After its multiyear ascendancy to nose-bleeding heights, the USD is reverting back to mean. Today, the USD hit 0.82 EUR, the lowest it's been in three years. The knock-on effect of this currency fluctuation is that the nominal US GDP is also down to parity with the EU GDP, looking to bring the US back to being the second largest economy by nominal GDP.

If the dollar's downwave emulates the last decade's USD-EUR fluctuation, it might fall down to 0.65 EUR at some point in the coming few years. Which might create a second event, as China's nominal GDP could well peek above the US GDP if the USD trades around 5.25 CNY.

The long-term trend for US-China nominal GDPs would put the overtake somewhere 2025-ish, but a USD trading low could cause an overtake in 2019-2021 (perhaps followed by the US going back above in 2023, then get overtaken again.)

Falling to third place in both nominal and PPP GDP would be a big shock to the US. What might well happen is something like the "EU as a counterbalance to the US"-development, where the US and the EU end up teaming up to create a counterbalance to China.



Got a 10" Android tablet for testing & developing stuff. It's surprisingly nice. I can hold it at a distance to read and watch videos. It's got LTE, so I can do calls with it, and taking and looking at photos is much nicer than on tiny phone screens. It's lightweight too. My parents have an iPad Pro 12", which is even better for videos, but starts resembling a miniature TV in use due to the size and weight (and the iPad is so much smoother at basic interactions, thx properly engineered UI & render loop).

Tablets (and perhaps laptops as well) are a strange device category. In most things, they're inferior to phones: the cameras are second-rate, the screens aren't as sharp, they're heavier, few apps are optimized for the tablet form factor, and in Android-land, they usually ship with old OS versions and have less powerful HW than the flagship phones. But in some ways, I feel like this 10" tablet is a superior phone. It's got a big screen. There's a stylus. The battery lasts longer. It's a lot more comfortable for many phone tasks compared to a 5" screen: more messages, more emails, more text, bigger images.

Why not make a tablet that is a superior phone in every way? Aim for the same battery life as flagship phones when in heavy use (1-2 days). Double the cores and GPU, 4K HDR display, quad camera module, double front-facing cams, stylus, lots of fast storage, lots of fast RAM. Lightweight build. Imagine bolting two flagship phones together, that kind of thing.

You could pretty easily make a device that's got 2x the perf of top shelf x86 laptops since you don't have to pay the x86 tax (x86 chips are 5-10x more expensive per transistor compared to Snapdragon 835 for example).

Pair it off with a smaller device (3" superwatch?) that can handle the mobile tasks (calls, messaging on the move, quick snapshots), and delegate reading, watching and creating to the tablet. 

All you'd really have to do is fork Android / iOS to turn it into good computer operating system.

So yeah, the problem I have is that the current mobiles are too big and heavy, and the current tablets are not good mobiles (or good laptops for that matter). 

Flip flopo flipo flop scrollophone fanphone foldophone umbrellaphone AR glasses.


Nokia 8, a week later

[Update 29 Nov 2017] There's a bug with the glance display feature where unlocking the phone after the glance display turns on drops the UI frame rate to 25 or so. This is super annoying. The fix is to turn off the glance display in Settings > Display > Advanced > Glance.

Camera. Hmm. So, I took the Camera2 API sample and built the basic demo camera app to explore wtf is wrong with the camera. Long story short, it's the camera driver + camera app. There are a couple of factors at play here.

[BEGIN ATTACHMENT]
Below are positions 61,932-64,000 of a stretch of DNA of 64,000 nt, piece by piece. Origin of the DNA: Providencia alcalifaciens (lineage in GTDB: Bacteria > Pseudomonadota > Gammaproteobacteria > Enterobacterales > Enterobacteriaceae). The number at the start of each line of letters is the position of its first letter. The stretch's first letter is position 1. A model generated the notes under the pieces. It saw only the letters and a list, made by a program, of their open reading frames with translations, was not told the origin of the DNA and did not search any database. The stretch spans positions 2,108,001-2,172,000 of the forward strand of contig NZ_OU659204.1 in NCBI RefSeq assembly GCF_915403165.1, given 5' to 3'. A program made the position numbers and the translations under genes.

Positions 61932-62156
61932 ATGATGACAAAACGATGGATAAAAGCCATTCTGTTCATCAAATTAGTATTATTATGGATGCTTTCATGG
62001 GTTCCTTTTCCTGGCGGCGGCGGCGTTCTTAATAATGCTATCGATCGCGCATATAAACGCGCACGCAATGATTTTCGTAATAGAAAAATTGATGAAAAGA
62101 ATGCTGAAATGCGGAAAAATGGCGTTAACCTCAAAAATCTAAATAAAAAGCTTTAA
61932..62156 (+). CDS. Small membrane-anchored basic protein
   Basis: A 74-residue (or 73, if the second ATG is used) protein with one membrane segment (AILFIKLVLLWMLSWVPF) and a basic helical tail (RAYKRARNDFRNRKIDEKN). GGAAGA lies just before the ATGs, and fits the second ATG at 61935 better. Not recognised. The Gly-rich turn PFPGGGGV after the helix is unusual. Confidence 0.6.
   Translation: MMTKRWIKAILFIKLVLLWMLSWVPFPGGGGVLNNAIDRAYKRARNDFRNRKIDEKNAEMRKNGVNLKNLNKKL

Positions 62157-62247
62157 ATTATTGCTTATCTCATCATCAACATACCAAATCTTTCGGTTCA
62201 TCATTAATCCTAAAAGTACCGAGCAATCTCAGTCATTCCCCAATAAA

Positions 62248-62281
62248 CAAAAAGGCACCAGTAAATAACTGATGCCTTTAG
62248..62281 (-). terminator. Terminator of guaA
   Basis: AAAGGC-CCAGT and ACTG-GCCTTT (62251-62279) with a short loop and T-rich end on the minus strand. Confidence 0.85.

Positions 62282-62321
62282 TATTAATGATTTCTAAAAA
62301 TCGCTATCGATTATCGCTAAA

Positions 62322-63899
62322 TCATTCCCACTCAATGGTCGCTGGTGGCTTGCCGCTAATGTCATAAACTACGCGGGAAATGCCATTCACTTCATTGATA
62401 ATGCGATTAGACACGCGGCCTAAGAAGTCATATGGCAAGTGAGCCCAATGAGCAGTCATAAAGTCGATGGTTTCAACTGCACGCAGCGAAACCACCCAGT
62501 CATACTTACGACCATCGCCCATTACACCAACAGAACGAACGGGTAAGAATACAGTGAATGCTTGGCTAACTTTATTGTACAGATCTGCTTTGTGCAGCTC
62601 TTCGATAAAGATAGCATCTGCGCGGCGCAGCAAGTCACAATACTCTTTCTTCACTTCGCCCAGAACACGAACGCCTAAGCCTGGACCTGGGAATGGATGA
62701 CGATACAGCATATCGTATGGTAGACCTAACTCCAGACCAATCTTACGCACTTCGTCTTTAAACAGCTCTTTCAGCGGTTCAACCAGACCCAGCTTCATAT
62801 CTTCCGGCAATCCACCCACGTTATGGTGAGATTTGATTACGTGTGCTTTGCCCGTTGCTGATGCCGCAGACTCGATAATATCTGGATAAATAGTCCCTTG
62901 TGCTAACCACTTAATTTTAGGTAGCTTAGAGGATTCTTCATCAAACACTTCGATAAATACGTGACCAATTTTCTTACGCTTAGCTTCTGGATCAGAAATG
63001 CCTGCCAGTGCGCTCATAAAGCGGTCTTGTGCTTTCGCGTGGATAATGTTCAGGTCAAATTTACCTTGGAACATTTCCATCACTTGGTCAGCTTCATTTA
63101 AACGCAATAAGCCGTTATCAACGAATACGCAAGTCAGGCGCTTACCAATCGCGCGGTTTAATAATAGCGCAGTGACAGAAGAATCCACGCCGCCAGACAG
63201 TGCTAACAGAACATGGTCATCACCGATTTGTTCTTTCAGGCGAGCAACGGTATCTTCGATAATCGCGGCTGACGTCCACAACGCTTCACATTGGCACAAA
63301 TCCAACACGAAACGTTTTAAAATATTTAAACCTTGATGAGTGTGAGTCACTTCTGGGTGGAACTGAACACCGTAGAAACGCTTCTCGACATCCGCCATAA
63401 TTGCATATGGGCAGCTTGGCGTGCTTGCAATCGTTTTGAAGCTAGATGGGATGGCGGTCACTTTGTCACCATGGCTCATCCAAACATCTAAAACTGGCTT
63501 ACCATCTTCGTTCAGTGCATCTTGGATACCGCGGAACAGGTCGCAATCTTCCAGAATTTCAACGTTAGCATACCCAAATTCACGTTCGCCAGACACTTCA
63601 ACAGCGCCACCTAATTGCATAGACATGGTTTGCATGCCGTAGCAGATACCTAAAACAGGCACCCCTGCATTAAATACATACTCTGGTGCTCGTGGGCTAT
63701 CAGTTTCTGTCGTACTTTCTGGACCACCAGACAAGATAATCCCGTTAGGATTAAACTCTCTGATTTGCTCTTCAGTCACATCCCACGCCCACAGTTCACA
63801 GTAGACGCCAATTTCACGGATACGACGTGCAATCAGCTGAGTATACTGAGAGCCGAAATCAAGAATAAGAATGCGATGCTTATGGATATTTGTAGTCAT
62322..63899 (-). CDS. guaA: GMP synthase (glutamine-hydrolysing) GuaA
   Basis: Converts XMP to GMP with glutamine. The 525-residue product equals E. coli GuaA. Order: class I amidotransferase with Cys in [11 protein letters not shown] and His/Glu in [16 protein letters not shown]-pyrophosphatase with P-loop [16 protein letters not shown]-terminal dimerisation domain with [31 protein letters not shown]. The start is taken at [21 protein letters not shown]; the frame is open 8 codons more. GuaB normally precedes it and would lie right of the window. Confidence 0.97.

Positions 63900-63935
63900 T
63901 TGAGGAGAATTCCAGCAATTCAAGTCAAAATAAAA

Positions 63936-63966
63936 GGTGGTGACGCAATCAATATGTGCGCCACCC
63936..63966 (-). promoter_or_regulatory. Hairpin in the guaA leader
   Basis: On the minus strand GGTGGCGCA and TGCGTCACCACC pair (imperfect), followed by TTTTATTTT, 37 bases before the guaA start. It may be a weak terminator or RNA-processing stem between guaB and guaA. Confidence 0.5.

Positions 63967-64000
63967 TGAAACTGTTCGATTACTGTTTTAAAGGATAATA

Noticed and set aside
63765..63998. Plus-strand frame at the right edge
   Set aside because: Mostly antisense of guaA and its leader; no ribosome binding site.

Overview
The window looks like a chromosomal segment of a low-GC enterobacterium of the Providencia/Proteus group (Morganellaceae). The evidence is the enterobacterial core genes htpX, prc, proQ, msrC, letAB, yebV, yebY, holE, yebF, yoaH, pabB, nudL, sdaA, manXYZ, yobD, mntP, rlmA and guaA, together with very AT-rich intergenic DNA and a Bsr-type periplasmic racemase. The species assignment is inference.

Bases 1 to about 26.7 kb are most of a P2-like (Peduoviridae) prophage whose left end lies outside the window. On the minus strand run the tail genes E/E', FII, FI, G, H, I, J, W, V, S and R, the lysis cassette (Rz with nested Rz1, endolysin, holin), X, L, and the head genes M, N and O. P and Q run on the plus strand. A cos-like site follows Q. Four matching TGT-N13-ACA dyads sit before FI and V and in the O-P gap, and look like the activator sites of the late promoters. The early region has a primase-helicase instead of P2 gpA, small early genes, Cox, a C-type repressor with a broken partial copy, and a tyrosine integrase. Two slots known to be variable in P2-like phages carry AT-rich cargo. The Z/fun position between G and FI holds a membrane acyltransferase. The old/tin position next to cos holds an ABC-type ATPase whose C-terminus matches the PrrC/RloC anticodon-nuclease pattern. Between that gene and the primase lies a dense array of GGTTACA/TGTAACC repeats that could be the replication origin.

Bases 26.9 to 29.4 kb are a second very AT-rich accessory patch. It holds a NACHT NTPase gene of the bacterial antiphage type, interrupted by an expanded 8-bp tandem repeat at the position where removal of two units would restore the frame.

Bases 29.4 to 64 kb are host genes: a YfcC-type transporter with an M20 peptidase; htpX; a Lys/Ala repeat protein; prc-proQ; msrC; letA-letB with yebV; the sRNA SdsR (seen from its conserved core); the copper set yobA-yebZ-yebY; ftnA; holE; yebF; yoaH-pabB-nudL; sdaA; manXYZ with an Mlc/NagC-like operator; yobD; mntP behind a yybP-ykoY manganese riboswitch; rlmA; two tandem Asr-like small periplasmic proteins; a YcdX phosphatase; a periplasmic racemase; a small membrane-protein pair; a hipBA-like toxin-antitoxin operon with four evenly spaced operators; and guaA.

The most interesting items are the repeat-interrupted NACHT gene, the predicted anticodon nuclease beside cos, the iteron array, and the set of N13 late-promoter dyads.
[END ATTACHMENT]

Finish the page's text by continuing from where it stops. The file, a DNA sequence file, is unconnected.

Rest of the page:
First, the bundled camera app is slow to start. You can use the Footej Camera app for much faster startup and manual controls.

Second, the slow shutter speed is due to the camera driver auto-exposure liking slow shutter speeds. And maybe because rolling shutter + AC-induced light flicker makes for stripey pictures at fast shutter speeds and the AE flicker compensation goes "oo, better use a 14Hz shutter to get more even exposure in 50Hz lights".

The viewfinder is slow because it uses the AE shutter speed.

And there's no S-mode because the Camera2 API doesn't have one. There are only P and M modes.

The weirdo colors in very low light, who knows. I'll have to investigate.

And now I've got the beginnings of a camera app that works the way I like. Send money! Like, $25k. (In the words of Burnaburias: "My work in the houses of the Gods is abundant, and now I have begun an undertaking: Send much gold!")

Having grown more accustomed to the Nokia 8, here's the rest of the review:

- It's fast. Minimal jank (on Nougat at least). Better than the Samsung phones in that respect, they've got some UI thread resource loading stuff in the launcher that makes your first impression of the phone be "oh it's dropping frames". The Nokia's speediness is thanks to them using the Google launcher.

- The shape feels good to the hand. The bundled case has a nice feel to it. The case is very tight on the phone, it hasn't come off after dropping the phone on the floor a few times (Tho the case did crack in the corners. The phone is a-OK, thanks case.)

- I like the ringtones. The ringer volume can be set very loud, which is great outdoors.

- The camera is fine in daylight. The color profile is quite Zeiss - a sharp yellow-green with natural saturation levels and luminous whites. I guess. Could be placebo effect / just the light here.

- The camera is useless indoors. Everything's blurry, the focus is all over the place, the color balance is bananas (like, desaturated blue-green bananas veering towards gray).

- The screen's white point is very cold. 8000K+. Compared to the 6700K used on other devices, it's blue blue blue. Not good in the evening, though Oreo's Night Light helps a lot there.

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About Me

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Built art installations, web sites, graphics libraries, web browsers, mobile apps, desktop apps, media player themes, many nutty prototypes, much bad code, much bad art.

Have freelanced for Verizon, Google, Mozilla, Warner Bros, Sony Pictures, Yahoo!, Microsoft, Valve Software, TDK Electronics.

Ex-Chrome Developer Relations.